A lot of the writing surrounding this era of Gilliam’s output mentions the affect that Miles Davis and John Coltrane had on his work. This turns into obvious when taking within the work with the laborious bop rhythm of Milestones-period Davis in thoughts. This rhythmic focus is discovered within the staggered zips of Weighed Anchor (1976), the place the viewer can skip throughout a vertical floor. The impact of this composition comes throughout as a stuttering, a staccato word change, which contrasts with a vamping floor.

Abacus Sliding, 1977, acrylic on canvas, 90 1/4 x 120 1/2 x 1 3/4 inches, courtesy of David Kordansky Gallery

Abacus Sliding (1977), has a nondescript rectangular form manufactured from canvas collage that begins to take the type of a spiral. The middle rectangular spiral attracts the viewer nearer. The final word impact of Abacus is deceptive; as soon as the viewer is shut sufficient, they’re confronted with the multicolored canvas floor. This floor instigates a scale shift inside the composition. The foreground’s black paint turns into a floor on which the view the speckled chromatic shifts of vibrant yellows, child blues, and lime greens.

With its heat and deep radiance, Abacus Sliding feels probably the most associated to the artist’s earlier work. The place it diverges is its use of the collaged canvas to determine a focus for the viewer. Articulating this guidepost for the viewer’s profit is intriguing when contemplating the decrease left nook of the piece, the place a rusty crimson meets an ochre contrasting closely with a lightweight blue. Cluttering the decrease left of the work with passages of sturdy coloration permits the decrease proper to develop into a reprieve from density. The multicolored floor acts as a slight framing machine. When seen with these observations in thoughts, it’s revealed that Abacus Sliding depends on these structural components to arrange its composition.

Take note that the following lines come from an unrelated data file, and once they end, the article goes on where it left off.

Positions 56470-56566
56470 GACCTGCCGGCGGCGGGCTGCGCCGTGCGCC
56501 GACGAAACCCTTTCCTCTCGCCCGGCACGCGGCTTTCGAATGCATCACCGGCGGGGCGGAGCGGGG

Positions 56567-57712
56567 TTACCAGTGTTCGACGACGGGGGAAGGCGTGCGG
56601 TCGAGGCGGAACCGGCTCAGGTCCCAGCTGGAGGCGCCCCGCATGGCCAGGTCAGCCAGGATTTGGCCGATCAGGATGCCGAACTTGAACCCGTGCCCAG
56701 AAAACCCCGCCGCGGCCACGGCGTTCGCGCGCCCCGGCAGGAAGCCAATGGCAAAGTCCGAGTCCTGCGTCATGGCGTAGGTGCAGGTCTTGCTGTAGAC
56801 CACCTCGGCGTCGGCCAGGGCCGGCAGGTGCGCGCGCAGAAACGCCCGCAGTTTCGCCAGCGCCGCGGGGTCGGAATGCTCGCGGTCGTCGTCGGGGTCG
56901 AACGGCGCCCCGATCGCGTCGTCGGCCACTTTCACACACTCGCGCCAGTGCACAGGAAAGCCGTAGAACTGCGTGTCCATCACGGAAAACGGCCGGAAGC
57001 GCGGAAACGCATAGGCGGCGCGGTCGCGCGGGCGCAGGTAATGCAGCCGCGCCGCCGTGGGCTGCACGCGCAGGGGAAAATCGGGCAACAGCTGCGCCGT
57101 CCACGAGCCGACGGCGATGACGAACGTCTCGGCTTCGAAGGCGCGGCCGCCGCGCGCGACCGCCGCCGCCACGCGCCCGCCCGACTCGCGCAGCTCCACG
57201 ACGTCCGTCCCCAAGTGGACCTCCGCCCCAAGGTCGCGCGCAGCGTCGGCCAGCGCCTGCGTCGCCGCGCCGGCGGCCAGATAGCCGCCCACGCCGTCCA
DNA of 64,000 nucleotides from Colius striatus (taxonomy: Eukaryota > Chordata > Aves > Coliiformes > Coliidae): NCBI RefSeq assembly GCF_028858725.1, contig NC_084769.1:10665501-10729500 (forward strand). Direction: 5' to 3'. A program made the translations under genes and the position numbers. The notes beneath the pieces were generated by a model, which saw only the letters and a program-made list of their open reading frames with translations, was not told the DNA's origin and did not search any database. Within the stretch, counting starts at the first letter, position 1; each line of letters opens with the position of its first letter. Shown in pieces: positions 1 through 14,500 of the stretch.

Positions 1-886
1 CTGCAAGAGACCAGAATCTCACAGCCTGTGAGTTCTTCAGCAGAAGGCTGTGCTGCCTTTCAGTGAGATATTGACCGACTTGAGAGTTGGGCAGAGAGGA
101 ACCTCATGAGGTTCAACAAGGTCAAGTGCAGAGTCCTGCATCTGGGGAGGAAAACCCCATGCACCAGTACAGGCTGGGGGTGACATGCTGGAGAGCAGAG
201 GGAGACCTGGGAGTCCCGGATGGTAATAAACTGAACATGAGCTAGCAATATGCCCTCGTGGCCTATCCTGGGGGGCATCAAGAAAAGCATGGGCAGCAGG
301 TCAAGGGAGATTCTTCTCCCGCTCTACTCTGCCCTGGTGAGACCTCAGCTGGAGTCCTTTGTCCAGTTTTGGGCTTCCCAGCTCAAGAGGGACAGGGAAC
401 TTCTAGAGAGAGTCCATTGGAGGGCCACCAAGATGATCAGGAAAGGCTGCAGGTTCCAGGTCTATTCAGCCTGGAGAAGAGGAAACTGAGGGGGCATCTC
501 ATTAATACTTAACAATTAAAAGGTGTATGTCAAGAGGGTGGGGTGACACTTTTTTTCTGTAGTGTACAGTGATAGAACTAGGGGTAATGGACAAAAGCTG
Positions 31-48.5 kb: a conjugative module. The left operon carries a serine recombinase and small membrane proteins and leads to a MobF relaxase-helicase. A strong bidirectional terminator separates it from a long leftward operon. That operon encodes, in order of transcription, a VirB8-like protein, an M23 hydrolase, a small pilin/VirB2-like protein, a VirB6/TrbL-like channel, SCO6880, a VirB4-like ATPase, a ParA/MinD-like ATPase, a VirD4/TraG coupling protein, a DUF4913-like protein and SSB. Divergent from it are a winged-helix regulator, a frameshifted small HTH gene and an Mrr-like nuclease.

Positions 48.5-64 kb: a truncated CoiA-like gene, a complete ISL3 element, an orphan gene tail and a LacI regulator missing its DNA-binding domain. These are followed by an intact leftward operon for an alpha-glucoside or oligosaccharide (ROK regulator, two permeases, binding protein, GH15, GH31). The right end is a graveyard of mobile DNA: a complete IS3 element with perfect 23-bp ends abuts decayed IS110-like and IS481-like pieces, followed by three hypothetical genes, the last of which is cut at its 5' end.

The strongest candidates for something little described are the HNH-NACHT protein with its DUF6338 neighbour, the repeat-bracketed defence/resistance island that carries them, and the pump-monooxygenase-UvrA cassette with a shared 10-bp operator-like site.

Earth Factor, 1977, oil on canvas, 60 x 84 1/2 x 2 3/8 inches, courtesy of David Kordansky Gallery


Earth Factor (1977) acts as a bridge between the lighter works within the present and the moody Abacus Sliding. With its personal focus, the piece prominently encompasses a broad, largely black rectangle within the decrease heart of the composition. Whereas this form causes a grounding impact, there’s a frenetic high quality in Earth Factor not discovered within the different works within the present. Impasto grays and purples are massaged into place and left to crack when dry. These dry chunks of paint are ceaselessly interrupted by finger-sized smears giving the portray a tumbling movement. Even the grounding rectangle within the heart of the work, which shifts to disclose a Prussian blue undertone, is damaged two-thirds throughout, suggesting a triangle. Earth Factor means that the one true grounding terrain is perpetual movement and fixed change.


David Kordanksy Gallery’s exhibition of Sam Gilliam’s Black and White work showcases a singular second within the artist’s profession. Fueled by summary painterly phrases and laborious bop jazz, the 1975-1977 works featured on this exhibition present Gilliam utilizing a decreased coloration palette in a manner he wouldn’t do once more. It is a superb tribute to an artist whose contributions to portray proceed to ripple out in modern discourse.